Opening day for a great hunting season

Friday, November 5, 2004

As hunters return to Southwest Nebraska for the start of the 2004 pheasant season, there's more reason for hunters to be optimistic than there has been for a number of years.

Bringing back memories of the glory days for ringneck hunting in the late 1950s and 1960s, a summer roadside survey by the Nebraska Game & Parks Commission estimated a 28 percent jump in pheasant numbers this year.

According to a report by Robert Pore in the Grand Island Independent, the major factors in the upturn in pheasant numbers are good nesting and brooding weather and a dramatic increase in wildlife habitat.

Efforts by the Pheasants Forever organization have also helped greatly. They have joined with the Nebraska Game & Parks Commission for a partnership called "Focus on Pheasants." As a result of that effort, one million acres of habitat have been restored, including 253,000 additional acres this year.

In the article in the Grand Island Independent, Pore also points to the increasing number of acres enrolled in the Conservation Reserve Program. Another 60,000 acres were accepted in the 29th sign-up period in September, boosting the total now enrolled in CRP to more than 1.2 million acres.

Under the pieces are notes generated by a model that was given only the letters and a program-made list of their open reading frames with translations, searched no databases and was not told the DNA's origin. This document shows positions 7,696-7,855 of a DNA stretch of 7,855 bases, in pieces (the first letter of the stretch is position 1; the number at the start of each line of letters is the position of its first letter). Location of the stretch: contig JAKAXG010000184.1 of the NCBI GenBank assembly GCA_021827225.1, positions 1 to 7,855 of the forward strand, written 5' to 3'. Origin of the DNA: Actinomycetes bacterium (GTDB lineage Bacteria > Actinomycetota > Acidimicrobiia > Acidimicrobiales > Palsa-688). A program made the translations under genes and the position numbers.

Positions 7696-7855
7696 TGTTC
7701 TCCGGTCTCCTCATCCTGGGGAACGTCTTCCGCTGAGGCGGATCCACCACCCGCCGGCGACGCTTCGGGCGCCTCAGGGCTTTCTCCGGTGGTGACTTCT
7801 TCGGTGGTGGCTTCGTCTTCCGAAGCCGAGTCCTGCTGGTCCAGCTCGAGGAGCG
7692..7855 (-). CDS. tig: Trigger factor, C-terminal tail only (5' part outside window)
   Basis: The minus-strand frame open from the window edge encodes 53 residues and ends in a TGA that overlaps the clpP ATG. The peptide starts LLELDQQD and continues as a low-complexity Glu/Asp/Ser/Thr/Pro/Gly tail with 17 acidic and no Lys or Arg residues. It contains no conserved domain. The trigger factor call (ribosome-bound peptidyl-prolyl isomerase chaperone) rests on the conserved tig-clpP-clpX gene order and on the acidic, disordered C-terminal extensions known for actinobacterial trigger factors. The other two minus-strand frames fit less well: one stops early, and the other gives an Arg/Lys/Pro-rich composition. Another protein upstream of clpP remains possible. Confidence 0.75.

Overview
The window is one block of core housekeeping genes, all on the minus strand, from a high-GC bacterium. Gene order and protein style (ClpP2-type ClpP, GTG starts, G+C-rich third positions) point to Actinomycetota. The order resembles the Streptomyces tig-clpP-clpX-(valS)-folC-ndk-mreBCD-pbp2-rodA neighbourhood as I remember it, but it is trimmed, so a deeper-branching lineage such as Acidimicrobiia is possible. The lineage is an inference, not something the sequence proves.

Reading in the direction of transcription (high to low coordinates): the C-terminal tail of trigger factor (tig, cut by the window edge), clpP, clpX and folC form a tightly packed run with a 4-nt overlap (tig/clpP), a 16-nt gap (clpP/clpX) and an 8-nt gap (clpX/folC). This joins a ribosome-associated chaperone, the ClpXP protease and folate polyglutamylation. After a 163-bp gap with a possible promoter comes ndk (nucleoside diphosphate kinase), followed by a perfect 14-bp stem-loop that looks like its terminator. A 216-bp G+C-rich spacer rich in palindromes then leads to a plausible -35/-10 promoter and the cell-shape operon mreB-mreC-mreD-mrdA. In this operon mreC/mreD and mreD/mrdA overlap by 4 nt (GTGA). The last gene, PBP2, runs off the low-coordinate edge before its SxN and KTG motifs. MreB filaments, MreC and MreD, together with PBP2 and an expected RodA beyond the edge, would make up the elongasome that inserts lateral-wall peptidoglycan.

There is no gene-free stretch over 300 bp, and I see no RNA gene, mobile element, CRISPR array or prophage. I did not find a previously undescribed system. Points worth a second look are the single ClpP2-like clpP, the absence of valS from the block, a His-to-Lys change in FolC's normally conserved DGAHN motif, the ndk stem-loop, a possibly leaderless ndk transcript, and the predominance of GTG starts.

As a result of the increased habitat and the good weather, Nebraska was the only state in the Midwest with an increase in pheasant numbers this year.

This reminds us of the days of the Soil Bank, more than 40 years ago, when pheasant hunting reached its all-time peak in Nebraska. Between 1958 and 1966, the annual harvest by pheasants by Nebraska residents ranged between 1.15 million and 1.67 million birds. The pheasant numbers have dropped dramatically since that time, falling to an average of 580,000 birds in the last 10 years.

The pheasant harvest may never again get back to those peak years, but it's encouraging to hear that numbers are rising again. Pheasant hunting is a major tourist attraction, bringing hunters to Nebraska from many parts of the United States.

A number of hunters return year after year, renewing acquaintances with the landowners who make hunting places available. The hunters' annual visits are also a boost to motels, restaurants and gas stations, who make it a special point of welcoming those in pursuit of ringnecks.

Welcome, hunters! We are pleased to report more pheasants are in the field. We hope you have a sporting hunt and a pleasant stay in the Golden Plains of America.

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